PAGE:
by Carol J. Clover
. . .Cinema, it is claimed, owes its particular success in the sensation genres (witness the early and swift rise of vampire films) to its unprecedented ability to manipulate point of view. What written narrative must announce, film can accomplish silently and instantaneously through cutting. Within the space of seconds, the vampire's first-person perspective is displaced by third-person or documentary observation. To these simple shifts can be added the variables of distance (from the panorama of the battlefield to the close-up of an eyeball), angle, frame tilt, lighting effects, unsteadiness of image, and so on - again, all subject to sudden and unannounced manipulation. Friday the 13th (1980) locates the I-camera with the killer in pursuit of a victim; the camera is hand-held, producing a jerky image, and the frame includes in-and-out-of-focus foreground objects (trees, bushes, window frames) behind which the killer (I-camera), is lurking - all accompanied by the sound of heartbeats and heavy breathing. "The camera moves in on the screaming, pleading victim, 'looks down' at the knife, and then plunges into the chest, ear, or eyeball. Now that's sick.". . . (p. 69)
by Vivian Sobchack
. . .Over a ten year period, the horror film has obliquely moved from the representation of children as terrors to children terrorized. Unnatural natural infants or demonically possessed children become sympathetic victims whose special powers are justifiably provoked or venally abused. And, where once teenagers threatened an entire populace and its social regulation with their burgeoning sexuality and presumption to adulthood, in recent years they have been solipsistically annihilating each other in a quarantined and culturally negligible space. (Indeed, a subgenre solely devoted to teenagers watching and awaiting their own senseless annihilation emerged with Halloween in 1978 and Friday the 13th in 1980. These slasher movies seem to appeal to adolescent feelings of rage and helplessness - feelings always present but specifically articulated in apocalyptic terms in an age marked by generalized nuclear fear and the particularly brutal events of the 1960s youth and antiwar movements. These films abstract and ritualize adolescent isolation, rage, and helplessness, and its particularly interesting to note how they rigorously repress the presence of parents and families, the latter's impotence and failure an absence that necessitates and structures the violence of the narratives.). . . (p. 150)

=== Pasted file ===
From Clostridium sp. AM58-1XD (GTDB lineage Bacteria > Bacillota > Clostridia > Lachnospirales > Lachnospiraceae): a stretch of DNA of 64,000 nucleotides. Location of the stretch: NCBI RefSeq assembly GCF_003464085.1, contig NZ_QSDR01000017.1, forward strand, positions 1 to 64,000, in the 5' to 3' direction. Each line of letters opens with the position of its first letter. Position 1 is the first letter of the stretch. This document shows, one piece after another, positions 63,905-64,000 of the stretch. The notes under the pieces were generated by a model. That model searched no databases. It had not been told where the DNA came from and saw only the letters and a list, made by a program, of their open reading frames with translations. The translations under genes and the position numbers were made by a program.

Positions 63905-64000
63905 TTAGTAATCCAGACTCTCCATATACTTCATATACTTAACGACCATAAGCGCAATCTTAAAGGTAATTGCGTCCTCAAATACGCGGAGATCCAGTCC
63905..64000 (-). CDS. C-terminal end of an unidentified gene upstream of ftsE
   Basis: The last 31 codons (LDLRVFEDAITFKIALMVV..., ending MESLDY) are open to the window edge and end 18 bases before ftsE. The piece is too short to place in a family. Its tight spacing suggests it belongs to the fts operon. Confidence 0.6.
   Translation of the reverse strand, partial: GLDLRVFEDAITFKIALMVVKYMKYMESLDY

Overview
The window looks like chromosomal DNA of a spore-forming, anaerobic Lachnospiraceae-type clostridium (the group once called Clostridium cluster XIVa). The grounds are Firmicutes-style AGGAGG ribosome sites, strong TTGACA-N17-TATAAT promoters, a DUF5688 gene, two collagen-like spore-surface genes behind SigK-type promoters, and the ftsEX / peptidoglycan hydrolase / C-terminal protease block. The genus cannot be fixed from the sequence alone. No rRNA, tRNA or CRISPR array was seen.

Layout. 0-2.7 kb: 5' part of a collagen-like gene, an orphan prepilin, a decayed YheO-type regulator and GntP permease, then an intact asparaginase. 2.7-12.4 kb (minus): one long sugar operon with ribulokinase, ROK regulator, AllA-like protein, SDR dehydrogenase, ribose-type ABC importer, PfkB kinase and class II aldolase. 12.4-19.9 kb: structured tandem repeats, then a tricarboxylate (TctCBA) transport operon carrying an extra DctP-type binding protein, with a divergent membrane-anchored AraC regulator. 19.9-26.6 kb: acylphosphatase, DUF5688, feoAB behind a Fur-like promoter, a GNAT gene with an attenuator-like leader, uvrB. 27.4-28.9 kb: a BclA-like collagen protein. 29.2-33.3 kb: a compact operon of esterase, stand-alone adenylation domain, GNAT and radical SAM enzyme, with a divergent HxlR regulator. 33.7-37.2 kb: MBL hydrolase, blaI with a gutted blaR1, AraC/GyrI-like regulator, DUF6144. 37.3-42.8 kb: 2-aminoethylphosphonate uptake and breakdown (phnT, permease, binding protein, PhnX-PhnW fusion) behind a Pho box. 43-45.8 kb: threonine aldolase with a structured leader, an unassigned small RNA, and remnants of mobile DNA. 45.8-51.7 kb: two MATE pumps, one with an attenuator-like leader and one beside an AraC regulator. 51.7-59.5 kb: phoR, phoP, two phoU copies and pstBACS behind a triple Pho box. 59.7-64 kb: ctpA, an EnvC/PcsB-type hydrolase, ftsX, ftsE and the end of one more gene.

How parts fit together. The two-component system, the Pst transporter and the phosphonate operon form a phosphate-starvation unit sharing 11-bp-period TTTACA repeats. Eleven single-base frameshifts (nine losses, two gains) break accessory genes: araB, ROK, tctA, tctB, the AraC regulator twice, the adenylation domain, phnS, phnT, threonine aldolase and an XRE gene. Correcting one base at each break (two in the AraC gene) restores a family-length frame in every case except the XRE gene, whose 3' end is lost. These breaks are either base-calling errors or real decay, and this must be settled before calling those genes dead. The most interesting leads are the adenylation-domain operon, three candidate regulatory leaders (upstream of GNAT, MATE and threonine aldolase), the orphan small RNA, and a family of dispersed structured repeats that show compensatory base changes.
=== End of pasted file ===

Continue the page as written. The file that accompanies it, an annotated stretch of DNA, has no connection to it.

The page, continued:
by Tony Williams
. . .The 1980s decade was extremely disappointing for critics impressed by the horror genre's brief 1970s renaissance. While the 1970s saw the emergence of radical works by directors such as Larry Cohen, Was Craven, and George Romero, the following decade appeared to feature reductive exploitation films such as the Friday the 13th, Halloween and Nightmare on Elm Street series - all highly dependent on spectacular special effects and gory bloodbaths of promiscuous (mostly female) teenagers. . . Patriarchal avengers such as Michael Myers, Mrs. Voorhees, Jason Voorhees, and Freddy Krueger slaughtered the youthful children of the 1960s generation, especially when they engaged in illicit activities involving sex and drugs. The whole decade appeared a cinematic wasteland. . .(p.164)
. . .[Carol] Clover's supposedly progressive Final Girls are never entirely victorious at the end of certain films nor are they devoid of the recuperation into a male order of things that they are supposedly free of. . . Alice (Adrienne King) survives at the end of Friday the 13th to fall victim to Jason in the sequel's prologue after suffering traumatic nightmares, Carrie-style. Although Friday the 13th's unseen assailant turns out to be a she rather than a he, Mrs. Voorhees does not act independently. The final battle reveals her as a split subject. She speaks in Jason's voice ("Kill her, Mummy. Kill her") and replies in her own, "I will! I will." Although eighties heroines may appear more masculinized than their predecessors, the conservative ideological dimensions of this gender change needs thorough investigation before we may safely regard it as progressive. The heroines of Friday the 13 Part 2 (1981) and Friday the 13th Part III (1982) are alive at the end of the films but catatonic. In the former, Ginny temporarily adopts Mrs. Voorhees's authoritarian role to survive. Although circumstances necessitate this, she clearly uses the enemy's strategy to become a phallic mother herself. This posture really questions the positive image of the Final Girl. As the final image shows, the mother's decapitated (but still powerful) head survives as an enshrined totem. Indeed, the latter film's Final Girl is actually carried away on a stretcher calling in vain for her boyfriend in a definitely non-independent manner, certainly not victorious! There is no Final Girl in Friday the 13th - The Final Chapter (1984). Young Tommy masquerades as Jason's mirror image, using a similar strategy to Ginny in the second film, before killing him. The film ends with Tommy's becoming Jason. In Friday the 13th - A New Beginning (1985), guilty parent Roy follows Mrs. Voorhees's vengeful trajectory in a film revealing the series' gradual changeover from dwelling excessively on teenage slaughter toward tentatively critiquing parental irresponsibility. Since Roy attempts displacing his guilt for neglecting his son onto violent revenge against teenagers, this also suggests an alternative reason for Mrs. Voorhees's original activities. Did she not, originally, neglect Jason and leave him to drown? Friday the 13th Part VIII: Jason Takes Manhattan (1989) indirectly suggests this, but this tantalizingly anti-hegemonic motif never receives full development. Although Megan actually saves Tommy at the end of Friday the 13th, Part VI: Jason Lives (1986), this act occurs in a film that develops anti-family motifs absent from the earlier series.